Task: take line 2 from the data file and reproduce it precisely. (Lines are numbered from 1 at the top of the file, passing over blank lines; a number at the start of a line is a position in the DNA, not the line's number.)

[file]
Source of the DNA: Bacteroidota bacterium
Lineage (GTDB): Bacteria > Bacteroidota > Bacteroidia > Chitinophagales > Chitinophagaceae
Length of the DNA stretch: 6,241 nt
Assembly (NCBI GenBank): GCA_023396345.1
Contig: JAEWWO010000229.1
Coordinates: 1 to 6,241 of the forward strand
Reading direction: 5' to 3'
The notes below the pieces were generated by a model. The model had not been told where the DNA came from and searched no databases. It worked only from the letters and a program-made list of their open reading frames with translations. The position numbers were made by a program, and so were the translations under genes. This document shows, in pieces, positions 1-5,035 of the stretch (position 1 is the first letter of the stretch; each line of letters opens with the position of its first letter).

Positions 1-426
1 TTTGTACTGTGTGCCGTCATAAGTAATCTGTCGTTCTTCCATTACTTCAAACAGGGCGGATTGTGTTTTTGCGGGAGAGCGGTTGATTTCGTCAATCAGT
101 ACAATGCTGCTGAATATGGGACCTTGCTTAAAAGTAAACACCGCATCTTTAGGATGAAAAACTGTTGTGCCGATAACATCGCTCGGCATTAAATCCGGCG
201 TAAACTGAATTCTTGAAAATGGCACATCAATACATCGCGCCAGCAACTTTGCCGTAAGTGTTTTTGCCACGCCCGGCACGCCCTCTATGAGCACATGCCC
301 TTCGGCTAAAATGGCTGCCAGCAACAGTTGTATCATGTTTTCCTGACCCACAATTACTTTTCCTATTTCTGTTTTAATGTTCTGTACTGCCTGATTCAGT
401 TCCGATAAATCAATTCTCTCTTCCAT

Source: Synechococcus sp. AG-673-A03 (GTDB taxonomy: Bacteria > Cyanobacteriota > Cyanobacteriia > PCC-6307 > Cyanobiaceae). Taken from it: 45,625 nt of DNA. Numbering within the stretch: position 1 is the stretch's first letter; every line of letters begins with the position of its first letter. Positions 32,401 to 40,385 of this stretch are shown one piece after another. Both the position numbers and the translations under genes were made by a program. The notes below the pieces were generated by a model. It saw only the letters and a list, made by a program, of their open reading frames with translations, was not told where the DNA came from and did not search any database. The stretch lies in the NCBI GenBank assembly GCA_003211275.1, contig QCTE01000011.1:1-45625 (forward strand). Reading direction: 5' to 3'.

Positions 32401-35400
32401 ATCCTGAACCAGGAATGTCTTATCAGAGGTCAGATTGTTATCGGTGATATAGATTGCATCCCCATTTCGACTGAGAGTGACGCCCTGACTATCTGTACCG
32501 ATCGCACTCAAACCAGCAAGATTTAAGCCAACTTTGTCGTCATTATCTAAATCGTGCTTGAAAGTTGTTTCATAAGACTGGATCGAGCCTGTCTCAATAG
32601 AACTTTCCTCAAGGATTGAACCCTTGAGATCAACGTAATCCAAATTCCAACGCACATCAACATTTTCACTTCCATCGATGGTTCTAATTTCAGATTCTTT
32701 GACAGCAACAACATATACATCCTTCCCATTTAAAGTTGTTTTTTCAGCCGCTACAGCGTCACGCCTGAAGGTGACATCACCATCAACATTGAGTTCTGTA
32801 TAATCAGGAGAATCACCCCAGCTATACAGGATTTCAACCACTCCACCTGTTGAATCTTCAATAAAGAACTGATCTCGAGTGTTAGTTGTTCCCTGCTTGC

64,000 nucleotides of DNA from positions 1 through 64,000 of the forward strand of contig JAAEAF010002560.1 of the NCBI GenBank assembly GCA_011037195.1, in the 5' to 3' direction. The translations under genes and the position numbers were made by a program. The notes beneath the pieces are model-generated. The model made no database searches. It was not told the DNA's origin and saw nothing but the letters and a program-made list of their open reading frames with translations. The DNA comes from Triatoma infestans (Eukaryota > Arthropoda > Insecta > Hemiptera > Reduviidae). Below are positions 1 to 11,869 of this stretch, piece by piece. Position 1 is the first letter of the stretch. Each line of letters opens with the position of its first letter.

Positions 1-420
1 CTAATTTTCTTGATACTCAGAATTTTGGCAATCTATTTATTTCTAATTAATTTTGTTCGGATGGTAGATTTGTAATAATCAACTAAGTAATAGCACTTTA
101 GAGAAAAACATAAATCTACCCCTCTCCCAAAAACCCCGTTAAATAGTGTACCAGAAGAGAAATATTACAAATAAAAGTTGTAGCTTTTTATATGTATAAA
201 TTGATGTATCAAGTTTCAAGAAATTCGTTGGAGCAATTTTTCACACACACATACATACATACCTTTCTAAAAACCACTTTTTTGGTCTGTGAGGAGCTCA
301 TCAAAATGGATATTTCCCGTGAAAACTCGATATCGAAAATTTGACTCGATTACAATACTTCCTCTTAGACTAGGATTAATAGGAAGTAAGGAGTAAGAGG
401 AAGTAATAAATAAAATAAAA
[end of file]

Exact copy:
Lineage (GTDB): Bacteria > Bacteroidota > Bacteroidia > Chitinophagales > Chitinophagaceae